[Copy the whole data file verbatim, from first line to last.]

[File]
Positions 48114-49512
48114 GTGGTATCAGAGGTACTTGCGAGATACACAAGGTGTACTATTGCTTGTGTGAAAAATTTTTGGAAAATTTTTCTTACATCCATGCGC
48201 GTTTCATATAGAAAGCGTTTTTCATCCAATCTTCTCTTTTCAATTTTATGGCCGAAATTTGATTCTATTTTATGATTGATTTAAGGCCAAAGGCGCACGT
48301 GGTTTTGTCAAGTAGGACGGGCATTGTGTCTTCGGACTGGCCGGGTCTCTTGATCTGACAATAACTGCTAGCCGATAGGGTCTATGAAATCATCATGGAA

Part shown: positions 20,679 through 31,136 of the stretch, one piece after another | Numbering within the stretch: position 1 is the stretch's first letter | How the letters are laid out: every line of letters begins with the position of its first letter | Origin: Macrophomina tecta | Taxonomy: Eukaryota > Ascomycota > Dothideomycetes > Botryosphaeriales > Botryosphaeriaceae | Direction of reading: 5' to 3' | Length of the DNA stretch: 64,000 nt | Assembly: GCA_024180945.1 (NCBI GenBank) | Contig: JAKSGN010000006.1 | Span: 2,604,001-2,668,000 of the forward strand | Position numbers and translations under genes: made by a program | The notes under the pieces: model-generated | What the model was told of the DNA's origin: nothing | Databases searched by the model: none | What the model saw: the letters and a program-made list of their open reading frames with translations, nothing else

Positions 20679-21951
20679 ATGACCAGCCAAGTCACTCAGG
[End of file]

Positions 48114-49512
48114 GTGGTATCAGAGGTACTTGCGAGATACACAAGGTGTACTATTGCTTGTGTGAAAAATTTTTGGAAAATTTTTCTTACATCCATGCGC
48201 GTTTCATATAGAAAGCGTTTTTCATCCAATCTTCTCTTTTCAATTTTATGGCCGAAATTTGATTCTATTTTATGATTGATTTAAGGCCAAAGGCGCACGT
48301 GGTTTTGTCAAGTAGGACGGGCATTGTGTCTTCGGACTGGCCGGGTCTCTTGATCTGACAATAACTGCTAGCCGATAGGGTCTATGAAATCATCATGGAA

Part shown: positions 20,679 through 31,136 of the stretch, one piece after another | Numbering within the stretch: position 1 is the stretch's first letter | How the letters are laid out: every line of letters begins with the position of its first letter | Origin: Macrophomina tecta | Taxonomy: Eukaryota > Ascomycota > Dothideomycetes > Botryosphaeriales > Botryosphaeriaceae | Direction of reading: 5' to 3' | Length of the DNA stretch: 64,000 nt | Assembly: GCA_024180945.1 (NCBI GenBank) | Contig: JAKSGN010000006.1 | Span: 2,604,001-2,668,000 of the forward strand | Position numbers and translations under genes: made by a program | The notes under the pieces: model-generated | What the model was told of the DNA's origin: nothing | Databases searched by the model: none | What the model saw: the letters and a program-made list of their open reading frames with translations, nothing else

Positions 20679-21951
20679 ATGACCAGCCAAGTCACTCAGG